23 North St
Harveysburg

, OH

The Quaker village of Harveysburg was founded in 1829 on land originally a part of Colonel Abraham Buford’s Revolutionary War Land Grant. Levi Lukens, a Virginia Quaker, purchased the 1000 – acre survey in 1812 and sold a portion to Rhoden Ham in 1815. Ham then sold a portion of his holdings to William Harvey, a Quaker originally from North Carolina, who developed 47 lots for a village which thrived from its beginnings. Early businesses included grist mills, a tin shop, hardware store, blacksmith shop, a large pork packing plant, a bank, and a dry goods store owned by William Harvey. Its first post office opened in 1839. Harveysburg was incorporated in 1844. The village received its name from a merchant in Cincinnati who told William Harvey that he should add burg to his name and call the place Harveysburg.

100 E. Columbus Avenue
Bellefontaine

, OH

Born in Mt. Pleasant, Ohio, William Lawrence moved to Bellefontaine shortly after graduating from Cincinnati Law School in 1840. Lawrence was prosecuting attorney for Logan County (1845); a member of the Ohio Legislature (1846, 1847, 1849-51, 1854); Judge of the Common Pleas and Third District Court (1857-1864); colonel, Eighty-fourth Regiment, Ohio Volunteer Infantry, Civil War; United States Congressman (1865-1871, 1873-1877); Founder and President of Bellefontaine National Bank (1871); First Comptroller of the United States Treasury (1880-1885); and original owner of Lawrence Woods State Nature Preserve, Hardin County. Judge Lawrence was instrumental in helping Clara Barton found the American Red Cross and served as its first vice president and chairman of the Executive Board.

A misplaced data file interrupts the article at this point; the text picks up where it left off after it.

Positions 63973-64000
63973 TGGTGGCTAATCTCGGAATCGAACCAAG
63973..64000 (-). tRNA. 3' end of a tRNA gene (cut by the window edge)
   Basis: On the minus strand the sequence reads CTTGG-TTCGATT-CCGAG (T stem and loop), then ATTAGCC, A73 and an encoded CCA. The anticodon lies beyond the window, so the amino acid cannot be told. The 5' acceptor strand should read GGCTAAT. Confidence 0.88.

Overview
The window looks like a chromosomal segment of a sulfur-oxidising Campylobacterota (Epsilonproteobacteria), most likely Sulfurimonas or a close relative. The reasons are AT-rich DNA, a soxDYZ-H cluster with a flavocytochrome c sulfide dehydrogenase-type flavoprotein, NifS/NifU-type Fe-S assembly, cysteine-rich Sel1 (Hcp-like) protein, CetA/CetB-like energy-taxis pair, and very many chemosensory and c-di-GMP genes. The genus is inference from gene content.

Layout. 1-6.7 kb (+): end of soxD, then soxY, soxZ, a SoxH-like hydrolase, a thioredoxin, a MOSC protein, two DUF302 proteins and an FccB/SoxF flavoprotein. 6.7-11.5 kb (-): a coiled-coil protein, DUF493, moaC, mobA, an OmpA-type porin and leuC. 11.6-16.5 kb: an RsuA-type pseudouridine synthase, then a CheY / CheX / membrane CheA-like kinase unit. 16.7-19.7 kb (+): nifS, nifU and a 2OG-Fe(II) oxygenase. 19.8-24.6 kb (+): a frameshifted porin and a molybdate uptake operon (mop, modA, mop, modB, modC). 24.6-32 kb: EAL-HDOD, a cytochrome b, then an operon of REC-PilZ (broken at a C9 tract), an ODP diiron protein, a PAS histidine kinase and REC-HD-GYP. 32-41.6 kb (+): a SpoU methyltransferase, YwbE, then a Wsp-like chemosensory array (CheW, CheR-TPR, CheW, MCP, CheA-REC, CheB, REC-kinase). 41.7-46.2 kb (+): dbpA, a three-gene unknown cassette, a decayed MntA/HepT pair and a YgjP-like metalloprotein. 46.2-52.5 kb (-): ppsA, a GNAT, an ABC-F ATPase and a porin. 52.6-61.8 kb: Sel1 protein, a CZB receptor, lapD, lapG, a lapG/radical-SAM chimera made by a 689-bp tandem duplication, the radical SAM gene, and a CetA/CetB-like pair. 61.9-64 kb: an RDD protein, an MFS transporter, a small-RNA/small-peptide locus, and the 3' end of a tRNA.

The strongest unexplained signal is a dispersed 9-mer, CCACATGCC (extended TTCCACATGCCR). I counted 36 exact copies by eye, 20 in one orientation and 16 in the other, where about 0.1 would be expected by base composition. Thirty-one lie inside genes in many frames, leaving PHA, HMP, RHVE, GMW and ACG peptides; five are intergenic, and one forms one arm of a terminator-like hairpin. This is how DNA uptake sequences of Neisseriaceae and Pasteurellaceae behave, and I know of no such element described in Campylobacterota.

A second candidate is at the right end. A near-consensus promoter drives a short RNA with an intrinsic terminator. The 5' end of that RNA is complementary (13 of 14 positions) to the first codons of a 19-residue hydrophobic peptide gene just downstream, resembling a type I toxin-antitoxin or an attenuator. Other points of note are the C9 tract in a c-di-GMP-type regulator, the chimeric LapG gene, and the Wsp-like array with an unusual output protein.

Kinsman Square, 6086 OH 5
Kinsman

, OH

The township of Kinsman was purchased by John Kinsman of Lisbon, Connecticut, in 1799 from the Connecticut Land Company. Kinsman has been the home of many notable citizens, some of whom include: Philip P. Bliss (1838-1876) and James McGrannahan (1840-1907) were hymn composers and religious musical directors for the nationally-known evangelical Dwight L. Moody Revival Meetings held in Kinsman for thirty years in the late 1800s. Clarence Darrow (1857-1938) was a famous labor and criminal lawyer who grew up in Farmdale and in the “octagon house” in Kinsman. Darrow in probably best known for his work as a defense attorney in the Scopes Trial. (continued on reverse side)

Intersection of National Road (U.S. 40) and Old National Road
Morristown

, OH

Platted in 1802 by John Zane and William Chapline along the old Wheeling Road, Morristown was named for Duncan Morrison, an early settler, innkeeper, and Justice of the Peace. Older than the state itself, Morristown prospered into the mid-1800s, nurtured by trade along the National Road, the first federally funded highway project in the United States. The National Road was a major overland route to the West in the second quarter of the nineteenth century. Federal style brick and frame structures that remain standing today replaced the original log cabins that first made up the town. Named to the National Register of Historic Places in 1980, Morristown is a well-preserved example of a National Road town.